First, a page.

A collaboration with: Verde Elementary School, N. Richmond Community Housing Development Corporation, City of Richmond, Love Your Block, and Contra Costa County

During spring 2019, fifth grade students at Verde Elementary School in North Richmond, California, took on a local “real world” challenge. Professional architects and planners engaged the students in a series of hands-on studio workshops using the Y-PLAN 5-step methodology. They took on the challenge: How can we beautify the public spaces in our neighborhood while celebrating our community history and pride?


The students made models, maps and drawings to articulate their proposals to beautify the neighborhood and to make it “clean, green, and safe”. They did an amazing job of tackling some of the tough issues facing the community, and they did so with creativity, optimism and care. Their proposals included new soccer fields, an educational nature and art trail along Wildcat Creek, and themed pop-up parklets in degraded public spaces abutting the Creek. They also produced “community pride” public service posters and recommendations for murals to showcase these themes.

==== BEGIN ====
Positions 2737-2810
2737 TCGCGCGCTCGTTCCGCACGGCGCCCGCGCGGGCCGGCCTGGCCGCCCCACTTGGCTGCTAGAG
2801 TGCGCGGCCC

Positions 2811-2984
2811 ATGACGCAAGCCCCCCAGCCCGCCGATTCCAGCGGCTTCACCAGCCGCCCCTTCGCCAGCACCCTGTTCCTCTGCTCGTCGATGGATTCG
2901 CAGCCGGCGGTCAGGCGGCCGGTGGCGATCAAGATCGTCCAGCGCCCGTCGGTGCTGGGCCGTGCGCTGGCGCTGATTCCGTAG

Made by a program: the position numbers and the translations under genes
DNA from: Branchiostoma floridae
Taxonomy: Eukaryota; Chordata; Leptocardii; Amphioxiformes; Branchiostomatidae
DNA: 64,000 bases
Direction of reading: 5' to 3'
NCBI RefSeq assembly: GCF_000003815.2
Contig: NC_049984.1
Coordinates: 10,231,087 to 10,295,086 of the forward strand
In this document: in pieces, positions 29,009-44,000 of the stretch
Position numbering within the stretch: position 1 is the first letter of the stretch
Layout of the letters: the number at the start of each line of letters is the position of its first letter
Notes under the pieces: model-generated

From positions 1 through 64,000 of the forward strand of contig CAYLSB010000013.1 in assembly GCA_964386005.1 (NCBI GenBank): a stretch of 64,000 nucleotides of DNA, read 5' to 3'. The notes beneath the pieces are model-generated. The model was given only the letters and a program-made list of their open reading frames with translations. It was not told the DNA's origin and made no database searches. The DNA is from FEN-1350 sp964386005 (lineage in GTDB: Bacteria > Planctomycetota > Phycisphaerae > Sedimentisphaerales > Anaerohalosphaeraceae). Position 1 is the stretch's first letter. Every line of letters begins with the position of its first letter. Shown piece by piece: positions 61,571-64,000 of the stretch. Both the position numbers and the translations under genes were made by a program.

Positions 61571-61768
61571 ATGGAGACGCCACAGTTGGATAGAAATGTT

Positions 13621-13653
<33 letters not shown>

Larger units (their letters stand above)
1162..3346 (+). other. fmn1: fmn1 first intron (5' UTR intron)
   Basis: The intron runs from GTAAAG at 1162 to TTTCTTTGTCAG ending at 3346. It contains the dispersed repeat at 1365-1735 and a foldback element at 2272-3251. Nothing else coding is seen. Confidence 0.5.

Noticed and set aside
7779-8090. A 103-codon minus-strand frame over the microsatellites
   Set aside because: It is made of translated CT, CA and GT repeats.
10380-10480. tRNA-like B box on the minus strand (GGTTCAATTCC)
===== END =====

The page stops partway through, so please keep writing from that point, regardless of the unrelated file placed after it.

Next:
During the summer of 2019, one hundred high school students from Tohoku—the region hit by devastating earthquake and tsunami in 2011—visited UC Berkeley for three weeks. They were here to learn—through the Y-PLAN initiative—about how to be leaders and to build community by participating in a local community development project. Inspired by the 5th grade student work, the Japanese students also engaged in the Y-PLAN process as they focused on North Richmond. They generated a set of long-term and short-term recommendations about how the community might become more vibrant, creative, and connected. Within the framework of their long-term proposals, four groups of 25 students each also generated a plan to build out one small component of their vision during a Day of Action. They had to adhere to the following criteria: